and the pork is crispy, people....CRISPY!
Now it's been a month since I posted. I've been cooking, though. Pretty decent stuff even (and a couple disasters of course) that I will be sharing.
We've also been busy road-tripping!!
Made a trip out to Denver over Labor Day weekend,
which was a blast!!
We stayed at a very nice hotel.
It was super nice and
Yeesh, you guys are soooo judgey.
Actually, we stayed at a Marriot in the
Denver Cherry Creek district and it was nice.
The other motel picture was taken in Nebraska or somewhere off I-80 in Colorado...can't remember.
I did think it was cool, though.
okay, it was just scary.
Know what wasn't scary and was completely adorable and who loved me as much as I loved her?
I sat on the floor and this girl leaned into me and let me pet her endlessly.
She is 14 years old and was recuperating from several surgeries of which she wasn't expected to survive.
Oh she was a sweetheart and her human parents love her beyond words.
Okay, so besides visiting doggies at Denver antique shops and taking pictures of seedy motels along the way,
we've also been busy getting these vehicles
ready for listing...
This is the Impala we drove out to Denver and back.
2005 Chevy Impala 132k $5685
let's get back to this super yummy
Sweet and Sour Pork!
This recipe is from the food website
Here's the fixins for this delicious and crispy (if you do it right) Sweet and Sour Pork.
Also know as rice wine.
Rice wine is NOT rice wine vinegar, it's an actual wine. This little bottle was $2.50 at the store. If you can't find sake (rice wine), use sherry.
2. Oyster Sauce.
It's in the Asian aisle at your grocery store.
3. Plum sauce.
Again, this is in the Asian aisle at your grocery. Hy-Vee carries both oyster and plum sauce.
Straight outta www.rasamalaysia.com
Rasa Malaysia has excellent, authentic recipes, check it out!
INGREDIENTS:1/2 lb. pork tenderloin (cut into bite size pieces)
1/2 green bell pepper (about 2 oz. and cut into pieces)
1/2 red bell pepper (about 2 oz. and cut into pieces)
2 stalks scallions (only the white part, cut into 2 inch length)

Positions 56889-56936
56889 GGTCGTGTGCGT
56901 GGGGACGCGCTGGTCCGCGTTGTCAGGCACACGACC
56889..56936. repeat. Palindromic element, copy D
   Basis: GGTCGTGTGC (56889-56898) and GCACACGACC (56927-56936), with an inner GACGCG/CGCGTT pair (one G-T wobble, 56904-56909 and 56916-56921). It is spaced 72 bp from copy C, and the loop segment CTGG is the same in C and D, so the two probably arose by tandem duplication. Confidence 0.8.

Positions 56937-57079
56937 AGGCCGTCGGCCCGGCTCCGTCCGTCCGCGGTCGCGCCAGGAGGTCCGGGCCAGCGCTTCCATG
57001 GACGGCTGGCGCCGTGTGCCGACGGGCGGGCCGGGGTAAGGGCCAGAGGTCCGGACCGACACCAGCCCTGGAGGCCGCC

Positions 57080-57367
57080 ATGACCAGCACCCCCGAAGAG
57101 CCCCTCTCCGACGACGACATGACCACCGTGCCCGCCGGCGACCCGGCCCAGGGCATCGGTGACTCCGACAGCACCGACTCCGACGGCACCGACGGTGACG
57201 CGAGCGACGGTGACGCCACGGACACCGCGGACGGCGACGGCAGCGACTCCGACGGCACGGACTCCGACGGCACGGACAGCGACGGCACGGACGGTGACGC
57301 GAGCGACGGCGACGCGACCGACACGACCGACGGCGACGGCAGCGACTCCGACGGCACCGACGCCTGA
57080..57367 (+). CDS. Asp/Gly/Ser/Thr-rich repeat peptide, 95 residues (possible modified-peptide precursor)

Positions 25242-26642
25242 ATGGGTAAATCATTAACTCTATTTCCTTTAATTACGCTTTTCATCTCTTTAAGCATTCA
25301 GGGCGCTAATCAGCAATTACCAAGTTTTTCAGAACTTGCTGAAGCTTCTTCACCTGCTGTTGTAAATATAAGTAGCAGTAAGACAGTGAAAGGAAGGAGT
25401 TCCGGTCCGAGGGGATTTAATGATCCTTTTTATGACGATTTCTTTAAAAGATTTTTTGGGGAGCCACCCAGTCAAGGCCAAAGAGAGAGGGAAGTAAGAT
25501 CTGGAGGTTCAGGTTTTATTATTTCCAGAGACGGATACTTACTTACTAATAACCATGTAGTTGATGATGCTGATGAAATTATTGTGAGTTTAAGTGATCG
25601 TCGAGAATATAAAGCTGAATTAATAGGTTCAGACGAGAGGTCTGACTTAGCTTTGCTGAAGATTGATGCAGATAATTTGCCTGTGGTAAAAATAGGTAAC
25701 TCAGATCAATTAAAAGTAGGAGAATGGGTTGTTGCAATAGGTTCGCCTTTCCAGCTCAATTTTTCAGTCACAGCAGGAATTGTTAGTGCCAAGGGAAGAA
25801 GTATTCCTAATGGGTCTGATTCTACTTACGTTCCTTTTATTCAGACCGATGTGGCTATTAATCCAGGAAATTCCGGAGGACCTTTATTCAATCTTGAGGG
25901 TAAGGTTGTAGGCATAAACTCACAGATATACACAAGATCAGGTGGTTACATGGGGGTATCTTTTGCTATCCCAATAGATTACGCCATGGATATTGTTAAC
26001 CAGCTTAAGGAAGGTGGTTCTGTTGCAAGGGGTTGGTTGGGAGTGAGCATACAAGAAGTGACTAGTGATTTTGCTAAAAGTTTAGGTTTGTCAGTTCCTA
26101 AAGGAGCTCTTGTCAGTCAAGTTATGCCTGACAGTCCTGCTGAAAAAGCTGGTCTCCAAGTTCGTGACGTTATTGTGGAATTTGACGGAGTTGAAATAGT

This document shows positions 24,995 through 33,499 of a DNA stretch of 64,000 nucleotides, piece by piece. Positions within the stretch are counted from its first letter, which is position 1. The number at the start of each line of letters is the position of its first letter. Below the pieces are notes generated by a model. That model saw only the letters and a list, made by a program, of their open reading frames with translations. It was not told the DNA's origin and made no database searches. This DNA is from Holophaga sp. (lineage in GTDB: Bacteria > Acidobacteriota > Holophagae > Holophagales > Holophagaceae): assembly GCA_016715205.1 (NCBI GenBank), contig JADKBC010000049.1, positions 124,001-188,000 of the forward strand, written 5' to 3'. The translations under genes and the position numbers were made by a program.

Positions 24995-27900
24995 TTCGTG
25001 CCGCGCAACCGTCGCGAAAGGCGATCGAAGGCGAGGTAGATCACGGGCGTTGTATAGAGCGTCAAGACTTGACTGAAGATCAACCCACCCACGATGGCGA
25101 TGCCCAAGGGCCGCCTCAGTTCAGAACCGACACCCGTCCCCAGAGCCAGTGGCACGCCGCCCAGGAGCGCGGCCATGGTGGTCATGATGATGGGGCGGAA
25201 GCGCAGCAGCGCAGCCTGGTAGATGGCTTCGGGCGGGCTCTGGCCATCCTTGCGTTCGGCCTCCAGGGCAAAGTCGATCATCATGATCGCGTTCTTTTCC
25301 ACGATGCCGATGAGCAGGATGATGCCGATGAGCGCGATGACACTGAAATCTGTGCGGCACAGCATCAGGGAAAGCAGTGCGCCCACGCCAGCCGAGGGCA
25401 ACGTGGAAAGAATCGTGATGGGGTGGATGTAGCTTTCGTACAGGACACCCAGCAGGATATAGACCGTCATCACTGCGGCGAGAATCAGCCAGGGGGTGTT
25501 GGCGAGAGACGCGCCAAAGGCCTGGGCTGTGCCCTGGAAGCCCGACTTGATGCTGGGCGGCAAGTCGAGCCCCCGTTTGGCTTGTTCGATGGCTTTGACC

1 piece fresh/canned pineapple ring (cut into small pieces)
1 clove garlic (finely chopped)
Oil for frying
1 teaspoon soy sauce
1/2 teaspoon corn starch
1/2 teaspoon rice wine
1/2 cup water
2 oz. all-purpose flour
1 oz. corn starch
1/2 teaspoon baking soda
1 teaspoon cooking oil
1 small pinch of salt
SWEET AND SOUR SAUCE:
1 1/2 tablespoons tomato ketchup
1 teaspoon plum sauce
1/8 teaspoon Chinese rice vinegar (transparent in color)
1/2 teaspoon Lea & Perrins Worcestershire Sauce
1 teaspoon oyster sauce
1 teaspoon corn starch
1 teaspoon sugar
2 tablespoons water
METHOD:Cut the pork tenderloin into pieces and marinate with the ingredients for 15-20 minutes.
Mix the sweet and sour sauce ingredients well and set aside.
Strain the dry ingredients of the frying batter and then add in the egg, water, and cooking oil to form a thick batter.
When the pork is well-marinated, transfer the pork pieces into the batter and make sure they are well coated. In a deep skillet, add in the cooking oil enough for deep-frying. Once the oil is hot, deep fry the pork pieces until they turn golden brown. Dish out and drain on paper towels.
Heat up a wok and add in some cooking oil. Add in the chopped garlic and stir fry until light brown, then follow by the bell peppers and pineapple pieces. Stir fry until you smell the peppery aroma from the peppers and then add in the sweet and sour sauce. As soon as the sauce thickenens, transfer the pork into the wok and stir well with the sauce. Add in the chopped scallions, do a few quick stirs, dish out and serve hot with steamed white rice.